One of the best things about having a second child, especially a second of the same variety, is the chance to get all the old things out again. The beautiful dresses have come out of their shrink bags for a little while; my favourite snuggly sleepsuits got a second cuddle, and the toys that Kitty and I spent hours with are back out again; jingle bell teddies, my favourite soft beeswax crayons, and chunky wooden jigsaw pieces all being loved, chewed and artfully strewn around the house again.
But Elma’s got one advantage over her sister at a similar age; Kitty’s toys. Not all of them are Elma appropriate, and there are a few things that have gone to live on slightly higher shelves for mutual safekeeping, but the Duplo and the Brio/BigJigs trains are loved by both girls.
Our play kitchen is still a firm favourite, only now more often than not there are two little chefs rattling the saucepans. At rapidly-approaching-one Elma’s no longer a passive observer in Kitty’s worlds of fantasy and make believe, even if her active involvement isn’t exactly what Kitty intended, or what Kit tells her to do. Kitty will stir up some wonderful concoction and then pop it into the oven, only for Elma to retrieve it, take out the carrot, and add a jigsaw lion and half an apple for seasoning.
And it seems that even when Kitty isn’t there to direct operations, my littlest sous chef is hard at work. We had a quiet half hour yesterday with H and Kitty out on an expedition for “5 currant buns with a cherry on the top” aka a packet of cherry bakewells, and Elma made a beeline for the saucepans.
First a carrot went in, then it came out again, and then whatever it was that she was cooking just needed a lot of vigorous stirring.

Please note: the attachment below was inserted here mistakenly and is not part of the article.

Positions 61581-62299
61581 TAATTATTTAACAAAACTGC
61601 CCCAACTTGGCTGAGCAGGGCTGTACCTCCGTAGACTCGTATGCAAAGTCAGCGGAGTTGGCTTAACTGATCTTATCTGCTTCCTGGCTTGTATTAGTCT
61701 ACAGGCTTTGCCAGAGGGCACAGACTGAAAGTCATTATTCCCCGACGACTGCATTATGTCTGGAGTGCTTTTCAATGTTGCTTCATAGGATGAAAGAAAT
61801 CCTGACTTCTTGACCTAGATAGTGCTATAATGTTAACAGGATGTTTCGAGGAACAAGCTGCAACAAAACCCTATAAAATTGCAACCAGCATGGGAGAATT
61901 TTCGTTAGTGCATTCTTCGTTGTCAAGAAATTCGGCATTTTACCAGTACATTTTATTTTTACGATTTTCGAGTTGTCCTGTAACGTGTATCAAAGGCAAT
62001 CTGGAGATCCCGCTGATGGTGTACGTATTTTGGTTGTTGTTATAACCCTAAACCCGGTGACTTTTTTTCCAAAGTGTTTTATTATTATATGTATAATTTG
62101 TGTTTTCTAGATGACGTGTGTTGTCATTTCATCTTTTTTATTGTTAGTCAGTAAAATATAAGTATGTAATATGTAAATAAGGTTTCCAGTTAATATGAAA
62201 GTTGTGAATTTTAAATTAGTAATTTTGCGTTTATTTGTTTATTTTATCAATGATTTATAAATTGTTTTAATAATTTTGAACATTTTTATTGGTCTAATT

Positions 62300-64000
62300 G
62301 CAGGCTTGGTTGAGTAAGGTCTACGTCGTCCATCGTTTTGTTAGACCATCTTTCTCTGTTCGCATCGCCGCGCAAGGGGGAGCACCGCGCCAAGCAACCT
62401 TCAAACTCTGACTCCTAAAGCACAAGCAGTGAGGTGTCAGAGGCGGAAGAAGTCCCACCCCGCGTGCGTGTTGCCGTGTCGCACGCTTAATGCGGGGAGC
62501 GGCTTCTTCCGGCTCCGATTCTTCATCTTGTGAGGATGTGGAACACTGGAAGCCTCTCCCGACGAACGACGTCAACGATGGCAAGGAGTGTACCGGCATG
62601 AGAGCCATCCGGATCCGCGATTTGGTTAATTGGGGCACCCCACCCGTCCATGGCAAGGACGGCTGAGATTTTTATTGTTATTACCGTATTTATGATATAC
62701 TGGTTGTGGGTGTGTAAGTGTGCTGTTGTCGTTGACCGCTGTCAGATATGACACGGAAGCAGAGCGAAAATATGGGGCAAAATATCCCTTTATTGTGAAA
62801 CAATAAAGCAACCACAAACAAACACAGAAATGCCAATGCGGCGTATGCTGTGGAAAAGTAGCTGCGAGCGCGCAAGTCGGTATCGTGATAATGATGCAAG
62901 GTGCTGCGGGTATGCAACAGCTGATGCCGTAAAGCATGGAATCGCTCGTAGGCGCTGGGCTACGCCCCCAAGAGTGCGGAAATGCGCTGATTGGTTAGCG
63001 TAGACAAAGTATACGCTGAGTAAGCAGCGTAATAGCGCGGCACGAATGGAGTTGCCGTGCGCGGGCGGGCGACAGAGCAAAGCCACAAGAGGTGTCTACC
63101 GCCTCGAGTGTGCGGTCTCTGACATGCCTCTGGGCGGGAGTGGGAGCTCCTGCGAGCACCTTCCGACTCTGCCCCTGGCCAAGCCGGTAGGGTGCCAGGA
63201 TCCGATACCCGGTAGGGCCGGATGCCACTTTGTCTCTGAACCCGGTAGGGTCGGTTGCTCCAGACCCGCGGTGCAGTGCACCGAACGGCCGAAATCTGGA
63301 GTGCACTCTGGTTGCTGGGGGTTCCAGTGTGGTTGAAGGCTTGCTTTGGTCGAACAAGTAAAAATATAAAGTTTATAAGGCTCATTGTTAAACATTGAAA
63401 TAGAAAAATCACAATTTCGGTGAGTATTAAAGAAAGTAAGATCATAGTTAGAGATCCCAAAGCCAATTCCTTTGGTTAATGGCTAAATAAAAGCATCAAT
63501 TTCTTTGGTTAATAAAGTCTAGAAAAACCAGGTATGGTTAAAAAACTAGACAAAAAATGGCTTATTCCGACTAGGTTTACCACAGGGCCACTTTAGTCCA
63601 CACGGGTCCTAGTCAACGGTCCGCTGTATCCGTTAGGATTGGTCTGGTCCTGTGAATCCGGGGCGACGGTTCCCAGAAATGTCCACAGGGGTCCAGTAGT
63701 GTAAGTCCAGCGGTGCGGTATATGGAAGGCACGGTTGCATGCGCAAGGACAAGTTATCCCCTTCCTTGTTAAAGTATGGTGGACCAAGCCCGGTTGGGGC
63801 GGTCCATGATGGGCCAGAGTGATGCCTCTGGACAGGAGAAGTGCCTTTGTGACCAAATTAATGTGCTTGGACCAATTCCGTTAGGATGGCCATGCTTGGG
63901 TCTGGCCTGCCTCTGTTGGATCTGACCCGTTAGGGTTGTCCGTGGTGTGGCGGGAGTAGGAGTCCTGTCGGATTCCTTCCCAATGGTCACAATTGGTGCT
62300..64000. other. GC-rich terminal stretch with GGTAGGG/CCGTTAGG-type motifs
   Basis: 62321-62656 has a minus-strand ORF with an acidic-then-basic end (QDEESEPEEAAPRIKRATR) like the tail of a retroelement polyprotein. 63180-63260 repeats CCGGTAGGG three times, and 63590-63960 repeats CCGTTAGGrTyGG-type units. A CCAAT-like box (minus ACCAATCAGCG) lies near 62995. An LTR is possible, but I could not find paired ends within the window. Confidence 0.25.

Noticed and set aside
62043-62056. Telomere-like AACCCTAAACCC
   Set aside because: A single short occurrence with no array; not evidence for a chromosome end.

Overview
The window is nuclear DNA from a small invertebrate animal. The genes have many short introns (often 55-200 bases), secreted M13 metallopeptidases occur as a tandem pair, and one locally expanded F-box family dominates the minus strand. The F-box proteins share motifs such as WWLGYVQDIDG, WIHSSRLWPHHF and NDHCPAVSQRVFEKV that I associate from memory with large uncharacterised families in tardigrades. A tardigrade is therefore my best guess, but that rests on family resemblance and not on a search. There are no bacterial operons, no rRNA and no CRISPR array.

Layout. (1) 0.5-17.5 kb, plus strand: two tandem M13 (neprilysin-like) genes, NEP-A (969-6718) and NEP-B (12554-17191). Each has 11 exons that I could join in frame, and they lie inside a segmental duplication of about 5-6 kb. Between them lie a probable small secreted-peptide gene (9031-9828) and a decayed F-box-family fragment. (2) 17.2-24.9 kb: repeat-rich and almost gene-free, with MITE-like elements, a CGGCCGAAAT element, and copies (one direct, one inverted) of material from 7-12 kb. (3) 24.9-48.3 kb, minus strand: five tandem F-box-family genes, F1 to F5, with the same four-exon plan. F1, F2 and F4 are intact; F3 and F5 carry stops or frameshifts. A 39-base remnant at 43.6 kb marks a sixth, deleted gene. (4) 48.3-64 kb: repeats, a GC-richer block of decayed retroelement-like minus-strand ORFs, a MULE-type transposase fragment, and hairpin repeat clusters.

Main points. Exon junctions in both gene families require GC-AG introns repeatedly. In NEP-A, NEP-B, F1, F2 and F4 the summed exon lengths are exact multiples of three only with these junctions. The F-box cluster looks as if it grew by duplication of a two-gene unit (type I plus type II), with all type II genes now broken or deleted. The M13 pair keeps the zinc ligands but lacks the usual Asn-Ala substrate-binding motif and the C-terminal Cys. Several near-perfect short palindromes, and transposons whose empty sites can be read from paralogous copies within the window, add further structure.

And so she pottered around the lounge with her pan and her wooden spoon, rattling the two together, then pausing to give the imaginary contents a closer inspection before resuming the stirring.
I would so love to know what’s going through her mind. She’s spent lots of time watching Kitty play kitchens, and being allowed limited involvement on the fringes, so is she copying her big sister (in which case it’s definitely carrot soup)? Or is it a copy of me, from all the times she’s kept me company in the kitchen, sat perched in her highchair while Mama pours and stirs and the steam fugs up the windows while the radio and the washing machine chatter away at each other?
It could be from nursery, who have a whole basket of wooden spoons and clattering pans to play with. Or it could just be her very own discovery; that red saucepans are nice to hold, the handle tastes good to chew, and that swirling the spatula around the edges is a lovely clunky sound.
She had a little half of apple that she would put into my open hand, giggle a little, and then reach to put it back in the saucepan with another little gurgle.
And when she decided that it was high time for a cuddle, she crawled up into my lap, bringing pot and spoon with her.
I know I shouldn’t have been surprised, I seem to remember a similarly aged Kitty sat on her great grandmother’s kitchen floor concentrating furiously on a handful of dried pasta shapes as her wooden spoon whirled them around (and over the lip of) a little bowl where they bounced and skittered off into the corner between the cabinets and the fridge, and yet I had such a feeling of “wow! I didn’t know you could do that” watching Elma.
Perhaps because she has her big sister she seems still so much more a little baby than Kitty did at a similar age; I forget that in a month I’ll have a three year old and a one year old; in my mind I think it might still be March, and so I’m not looking for milestones; they happen at Elma’s pace and in her own good time. Or it could just be that with the spotlight shared, she gets a little bit more practice in under the radar before unveiling her latest skill.
It does make me want to scoop her up in my arms and just sit and watch her to make sure I don’t miss anything, but I’m trying to control what to my mind is a perfectly rational and natural response, in favour of as many big cuddles as she wants and all the time in the world to roll around on the floor with both my lovely girls. And if I’m very lucky, they might just make me carrot and lion soup again.
Hello!Once upon a time there was a girl named Carie. She married her sweetheart, had two beautiful daughters and filled their days with an eclectic handmade life. Welcome to the story so far ...
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